Europe's first study of farm machinery


The results of Europe’s first audit of farm machinery have been published in County Clare.

The Clare Heritage section secured funding from the Heritage Council and Clare County Council to undertake the project last year as part of the implementation of the Clare Heritage Plan 2003-2007.

Produced by Clare County Council and East Clare-based consultants, Minogue Associates - ‘Antique Farm Machinery of County Clare’ - tells the social story of the county’s farm machinery from the early 1800s to the 1950s. The audit has also led to the development of recommendations for the conservation and posterity of early agricultural machinery items, such as seed drills, harrows, ploughs and rollers, horse carts and harvesting and haymaking machinery.

Mr. Tomás Mac Conmara of the Clare Heritage Office said the audit was timely and significant due to the present pace of agricultural change in Ireland and the declining numbers of farmers who remember working and using early machines.

He added - “We found that the artefacts resonated deeply with the people involved - where, in many cases, items were linked to uncles or grandfathers who were remembered using them in previous generations. Ultimately, the attachment of a social history to the artefacts added considerably to their heritage importance - which, in the context of the project, offered a more complete study of Farm Machinery in county Clare.”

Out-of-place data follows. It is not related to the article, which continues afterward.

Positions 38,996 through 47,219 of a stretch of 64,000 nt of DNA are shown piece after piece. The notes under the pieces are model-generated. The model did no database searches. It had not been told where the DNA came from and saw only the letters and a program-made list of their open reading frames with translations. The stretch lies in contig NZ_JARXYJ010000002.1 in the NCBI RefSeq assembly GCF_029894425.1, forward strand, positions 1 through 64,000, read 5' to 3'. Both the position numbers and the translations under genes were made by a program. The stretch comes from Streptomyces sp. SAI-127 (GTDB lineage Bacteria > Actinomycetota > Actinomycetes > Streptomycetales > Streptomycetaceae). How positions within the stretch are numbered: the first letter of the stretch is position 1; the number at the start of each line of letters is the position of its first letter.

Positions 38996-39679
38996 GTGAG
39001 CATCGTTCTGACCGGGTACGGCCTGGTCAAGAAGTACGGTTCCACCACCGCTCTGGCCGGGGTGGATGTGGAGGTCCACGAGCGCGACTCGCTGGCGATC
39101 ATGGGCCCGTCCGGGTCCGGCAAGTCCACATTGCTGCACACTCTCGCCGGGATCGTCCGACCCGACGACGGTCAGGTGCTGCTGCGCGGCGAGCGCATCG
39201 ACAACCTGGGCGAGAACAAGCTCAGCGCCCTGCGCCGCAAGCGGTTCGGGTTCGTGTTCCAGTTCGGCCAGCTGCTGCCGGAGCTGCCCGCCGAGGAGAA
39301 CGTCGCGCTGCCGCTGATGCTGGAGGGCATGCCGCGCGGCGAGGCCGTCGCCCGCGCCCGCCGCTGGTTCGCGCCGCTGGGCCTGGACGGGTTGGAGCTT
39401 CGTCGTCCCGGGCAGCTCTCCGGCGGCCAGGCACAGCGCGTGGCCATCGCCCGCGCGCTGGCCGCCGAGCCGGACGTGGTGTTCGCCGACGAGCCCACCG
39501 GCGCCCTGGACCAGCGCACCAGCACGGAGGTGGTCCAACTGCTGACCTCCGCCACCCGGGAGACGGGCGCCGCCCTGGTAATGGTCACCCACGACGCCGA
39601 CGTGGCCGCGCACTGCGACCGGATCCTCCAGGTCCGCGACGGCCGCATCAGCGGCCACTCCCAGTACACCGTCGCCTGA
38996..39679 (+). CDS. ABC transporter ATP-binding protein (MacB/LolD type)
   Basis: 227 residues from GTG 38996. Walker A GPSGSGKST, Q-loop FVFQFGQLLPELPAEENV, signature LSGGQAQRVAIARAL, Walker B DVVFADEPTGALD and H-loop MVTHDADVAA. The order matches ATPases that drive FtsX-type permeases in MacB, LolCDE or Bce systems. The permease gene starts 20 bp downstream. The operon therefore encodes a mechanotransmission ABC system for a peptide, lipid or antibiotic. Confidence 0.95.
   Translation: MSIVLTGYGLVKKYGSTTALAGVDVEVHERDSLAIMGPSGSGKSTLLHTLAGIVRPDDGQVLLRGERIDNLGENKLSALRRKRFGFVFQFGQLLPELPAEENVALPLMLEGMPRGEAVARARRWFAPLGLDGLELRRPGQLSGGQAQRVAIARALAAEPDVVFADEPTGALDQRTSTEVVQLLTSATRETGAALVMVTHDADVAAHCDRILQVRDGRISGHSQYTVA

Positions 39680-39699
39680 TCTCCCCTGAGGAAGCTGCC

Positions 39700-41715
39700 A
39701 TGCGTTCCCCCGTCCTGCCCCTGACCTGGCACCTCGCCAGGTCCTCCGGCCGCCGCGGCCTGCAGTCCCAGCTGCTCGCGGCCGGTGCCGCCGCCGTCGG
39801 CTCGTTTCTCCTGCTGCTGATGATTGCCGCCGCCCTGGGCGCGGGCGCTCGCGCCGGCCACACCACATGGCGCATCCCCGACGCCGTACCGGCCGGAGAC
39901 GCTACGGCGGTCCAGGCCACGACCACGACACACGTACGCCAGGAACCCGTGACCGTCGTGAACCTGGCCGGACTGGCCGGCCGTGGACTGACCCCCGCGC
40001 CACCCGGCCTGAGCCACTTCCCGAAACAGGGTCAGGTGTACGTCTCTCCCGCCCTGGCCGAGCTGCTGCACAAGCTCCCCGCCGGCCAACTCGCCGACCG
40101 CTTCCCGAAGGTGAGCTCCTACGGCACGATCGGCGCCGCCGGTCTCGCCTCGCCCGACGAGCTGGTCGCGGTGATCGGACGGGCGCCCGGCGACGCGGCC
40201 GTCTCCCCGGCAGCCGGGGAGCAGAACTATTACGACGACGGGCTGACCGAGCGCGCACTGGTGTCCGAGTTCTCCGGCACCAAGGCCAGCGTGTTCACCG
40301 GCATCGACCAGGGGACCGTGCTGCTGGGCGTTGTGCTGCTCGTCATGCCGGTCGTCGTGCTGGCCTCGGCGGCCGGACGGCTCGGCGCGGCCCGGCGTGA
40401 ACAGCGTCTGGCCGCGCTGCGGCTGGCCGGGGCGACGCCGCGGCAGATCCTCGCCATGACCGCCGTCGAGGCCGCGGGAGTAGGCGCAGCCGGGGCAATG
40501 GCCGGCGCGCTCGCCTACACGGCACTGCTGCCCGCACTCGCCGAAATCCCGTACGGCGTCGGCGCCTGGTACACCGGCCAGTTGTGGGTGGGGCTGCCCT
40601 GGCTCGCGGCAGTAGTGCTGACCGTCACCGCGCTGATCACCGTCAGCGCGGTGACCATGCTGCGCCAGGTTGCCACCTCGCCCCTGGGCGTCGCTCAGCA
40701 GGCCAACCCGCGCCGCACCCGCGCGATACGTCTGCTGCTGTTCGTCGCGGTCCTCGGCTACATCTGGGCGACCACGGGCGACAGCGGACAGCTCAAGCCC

In all, 278 items were identified - with ploughs and tractors being the most common. Unusual and interesting machines were also identified - such as limestone rollers that would have been quarried and made locally. These were only found in limestone areas in the county.

A small number of thrashers and binders were also identified - one of which was in use until the 1950s and was used around Newmarket-on-Fergus, Tulla, Ogonnolloe and Bridgetown. The study also identified a rare plough - the Minogue plough - that was manufactured at the Minogue Foundry in Whitegate. A handmade wooden donkey plough was identified near Inagh that had been used until the 1980s.

Any information on existing antique machinery artefacts can be forwarded to Clare County Council at - [email protected] - for inclusion on a database. Alternatively, telephone - 065-6821616.

The complete ‘Antique Farm Machinery of County Clare’ study can be obtained from the Heritage section of Clare County Council.